“It’s no hex, it’s just bad luck. We could have won them all, they were that close,” Waterfield said after the fourth loss. “We won’t meet them again until the playoff. We’ll get them then.”

For the Rams to make the playoff game took a bit of doing. Their record was only 8-4, and going into the final week of the season against Green Bay they were half a game behind Detroit. If the Lions had beaten the San Francisco 49ers in their final game, the Rams would not have made the playoff, but the 49ers upset the Lions, 21-17.

Curiously, the Rams were not that depressed when Detroit beat them, 24-22, in the next-to-last game, which had knocked them out of first place. In that game, Waterfield kicked five field goals.

“We always had the feeling that we were going to get in the playoffs against the Browns, like that was where we were supposed to be all along,” Towler said recently while reflecting on the season. “There was a tremendous amount of confidence among the team, and I don’t think there was a player who didn’t think we’d face the Browns again.”

Towler, who was attending the USC School of Religion during the season, now heads the Dan Towler Educational Foundation to assist deserving and needy students. While with the Rams, he initiated having the players join in prayer before each game.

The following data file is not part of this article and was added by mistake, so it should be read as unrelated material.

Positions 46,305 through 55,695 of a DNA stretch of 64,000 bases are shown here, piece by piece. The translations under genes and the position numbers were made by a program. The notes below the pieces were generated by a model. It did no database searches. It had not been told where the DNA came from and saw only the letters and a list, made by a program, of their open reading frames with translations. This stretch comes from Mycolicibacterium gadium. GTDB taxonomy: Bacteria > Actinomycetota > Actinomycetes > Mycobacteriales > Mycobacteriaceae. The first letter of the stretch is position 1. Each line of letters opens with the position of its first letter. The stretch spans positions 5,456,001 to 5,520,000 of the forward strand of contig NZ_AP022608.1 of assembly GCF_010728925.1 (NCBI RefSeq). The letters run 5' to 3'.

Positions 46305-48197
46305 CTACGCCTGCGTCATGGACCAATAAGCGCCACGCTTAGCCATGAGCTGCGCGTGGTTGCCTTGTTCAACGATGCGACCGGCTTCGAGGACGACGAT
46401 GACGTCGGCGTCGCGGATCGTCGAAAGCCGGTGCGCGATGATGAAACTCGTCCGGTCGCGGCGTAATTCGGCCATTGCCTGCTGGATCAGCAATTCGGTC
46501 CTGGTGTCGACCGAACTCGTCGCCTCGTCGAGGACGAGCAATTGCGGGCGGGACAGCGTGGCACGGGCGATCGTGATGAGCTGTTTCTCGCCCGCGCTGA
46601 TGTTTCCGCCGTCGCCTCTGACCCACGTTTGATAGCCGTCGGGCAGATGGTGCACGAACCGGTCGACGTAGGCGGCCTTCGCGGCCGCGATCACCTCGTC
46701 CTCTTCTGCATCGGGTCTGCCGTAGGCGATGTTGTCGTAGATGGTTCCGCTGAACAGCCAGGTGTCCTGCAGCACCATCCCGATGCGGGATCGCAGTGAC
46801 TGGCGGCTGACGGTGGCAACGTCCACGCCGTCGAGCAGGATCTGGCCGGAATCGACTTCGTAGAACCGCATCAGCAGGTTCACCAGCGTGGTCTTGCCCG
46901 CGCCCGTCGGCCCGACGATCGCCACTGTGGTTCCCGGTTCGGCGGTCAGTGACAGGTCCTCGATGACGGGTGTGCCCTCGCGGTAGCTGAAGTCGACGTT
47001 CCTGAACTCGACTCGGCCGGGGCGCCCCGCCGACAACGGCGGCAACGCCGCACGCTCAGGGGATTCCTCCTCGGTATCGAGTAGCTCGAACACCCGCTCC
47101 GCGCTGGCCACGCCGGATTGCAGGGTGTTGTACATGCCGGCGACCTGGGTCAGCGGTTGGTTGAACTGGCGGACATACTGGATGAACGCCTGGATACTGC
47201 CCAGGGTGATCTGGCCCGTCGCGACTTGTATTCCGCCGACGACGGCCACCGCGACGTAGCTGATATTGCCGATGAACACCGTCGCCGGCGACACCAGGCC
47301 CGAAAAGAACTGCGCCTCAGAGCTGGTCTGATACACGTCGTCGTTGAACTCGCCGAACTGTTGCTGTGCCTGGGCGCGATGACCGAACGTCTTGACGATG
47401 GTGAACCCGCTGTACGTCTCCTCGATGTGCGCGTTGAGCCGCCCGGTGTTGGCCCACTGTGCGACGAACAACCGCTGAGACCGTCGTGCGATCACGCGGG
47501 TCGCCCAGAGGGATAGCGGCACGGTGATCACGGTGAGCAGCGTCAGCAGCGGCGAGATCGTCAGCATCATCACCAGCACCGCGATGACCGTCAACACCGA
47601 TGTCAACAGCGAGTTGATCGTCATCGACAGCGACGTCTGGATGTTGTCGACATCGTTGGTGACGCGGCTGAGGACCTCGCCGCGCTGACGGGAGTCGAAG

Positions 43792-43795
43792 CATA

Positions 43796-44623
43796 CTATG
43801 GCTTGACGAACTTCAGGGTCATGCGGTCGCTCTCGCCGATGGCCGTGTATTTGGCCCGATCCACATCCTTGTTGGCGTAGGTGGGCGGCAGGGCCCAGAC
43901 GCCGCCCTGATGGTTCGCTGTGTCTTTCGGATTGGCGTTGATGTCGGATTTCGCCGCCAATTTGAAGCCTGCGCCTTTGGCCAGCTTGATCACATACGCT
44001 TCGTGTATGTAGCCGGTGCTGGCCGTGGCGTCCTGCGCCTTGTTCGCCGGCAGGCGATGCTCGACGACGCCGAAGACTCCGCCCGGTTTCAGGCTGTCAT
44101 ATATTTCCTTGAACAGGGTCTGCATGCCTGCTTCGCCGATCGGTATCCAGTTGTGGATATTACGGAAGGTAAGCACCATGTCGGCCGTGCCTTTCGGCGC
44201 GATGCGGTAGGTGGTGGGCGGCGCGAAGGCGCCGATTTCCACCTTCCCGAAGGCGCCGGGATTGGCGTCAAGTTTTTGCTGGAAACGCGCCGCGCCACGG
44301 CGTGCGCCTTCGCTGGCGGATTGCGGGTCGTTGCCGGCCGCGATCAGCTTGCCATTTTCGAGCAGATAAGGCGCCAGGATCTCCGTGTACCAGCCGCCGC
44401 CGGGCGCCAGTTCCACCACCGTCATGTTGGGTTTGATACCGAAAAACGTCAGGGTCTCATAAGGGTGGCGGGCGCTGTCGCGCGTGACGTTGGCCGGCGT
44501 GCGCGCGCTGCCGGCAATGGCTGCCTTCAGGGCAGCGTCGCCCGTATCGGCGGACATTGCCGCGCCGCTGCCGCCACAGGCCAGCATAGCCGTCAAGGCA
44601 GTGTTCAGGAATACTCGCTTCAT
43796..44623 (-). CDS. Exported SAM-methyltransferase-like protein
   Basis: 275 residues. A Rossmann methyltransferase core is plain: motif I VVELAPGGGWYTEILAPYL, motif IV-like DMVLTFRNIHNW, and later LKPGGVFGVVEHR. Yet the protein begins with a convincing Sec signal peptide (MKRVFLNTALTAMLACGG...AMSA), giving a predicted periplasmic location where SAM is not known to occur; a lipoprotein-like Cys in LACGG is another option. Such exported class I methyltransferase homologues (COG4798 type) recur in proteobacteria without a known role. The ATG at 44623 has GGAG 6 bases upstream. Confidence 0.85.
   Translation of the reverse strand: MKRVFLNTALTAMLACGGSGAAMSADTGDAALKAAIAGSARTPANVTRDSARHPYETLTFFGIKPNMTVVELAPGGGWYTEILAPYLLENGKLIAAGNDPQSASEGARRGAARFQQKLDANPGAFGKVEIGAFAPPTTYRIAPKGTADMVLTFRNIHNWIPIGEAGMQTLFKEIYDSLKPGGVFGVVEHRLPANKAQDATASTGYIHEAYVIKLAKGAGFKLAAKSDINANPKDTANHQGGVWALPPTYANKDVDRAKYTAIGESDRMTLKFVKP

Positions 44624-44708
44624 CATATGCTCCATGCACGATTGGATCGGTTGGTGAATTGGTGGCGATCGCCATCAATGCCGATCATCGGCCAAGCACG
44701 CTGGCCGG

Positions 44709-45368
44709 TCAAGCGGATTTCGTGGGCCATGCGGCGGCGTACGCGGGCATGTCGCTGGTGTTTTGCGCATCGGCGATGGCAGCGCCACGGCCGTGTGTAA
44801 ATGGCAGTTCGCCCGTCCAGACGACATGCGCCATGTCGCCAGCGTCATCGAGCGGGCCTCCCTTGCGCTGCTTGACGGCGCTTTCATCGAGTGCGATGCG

“I asked Coach Stydahar if I could have the players pray, and he said, ‘It sure wouldn’t hurt anything, and who knows, it might help.’ We were the first professional team to pray before each game. Now it’s a common thing. I think it helped with the team’s camaraderie and fellowship, bringing us together.”

The Rams had an easy 42-14 day in the season finale against the Packers. Hirsch caught three touchdown passes from Waterfield to equal Don Hutson’s NFL season record of 17. Waterfield also threw scoring passes to Hoerner and Fears. Safety Jerry Williams scored the other touchdown when he raced 99 yards after a missed Packer field goal.

The biggest excitement in the Coliseum that day came as fans, players and the newspaper corps listened for sporadic reports on portable radios from the game in San Francisco.

Stadium announcer Frank Bull got so carried away after the 49ers’ score was announced that he said, “The Rams have the ball on the 49ers’ 22-yard line.”

Earlier, when the 49ers, trailing by three points, made a first down on the Lion two, players on the Ram bench cheered so wildly that their teammates on the field drew a delay-of-game penalty while they joined in the celebration.

Stydahar paced the sidelines with his hands clasped, as if he was praying for the 49ers, all the while cocking an ear toward the public address system speakers keeping fans abreast of the happenings 400 miles to the north.

At a party that night celebrating the Rams’ National Conference championship, Stydahar said: “We ought to have the 49ers in here with us.”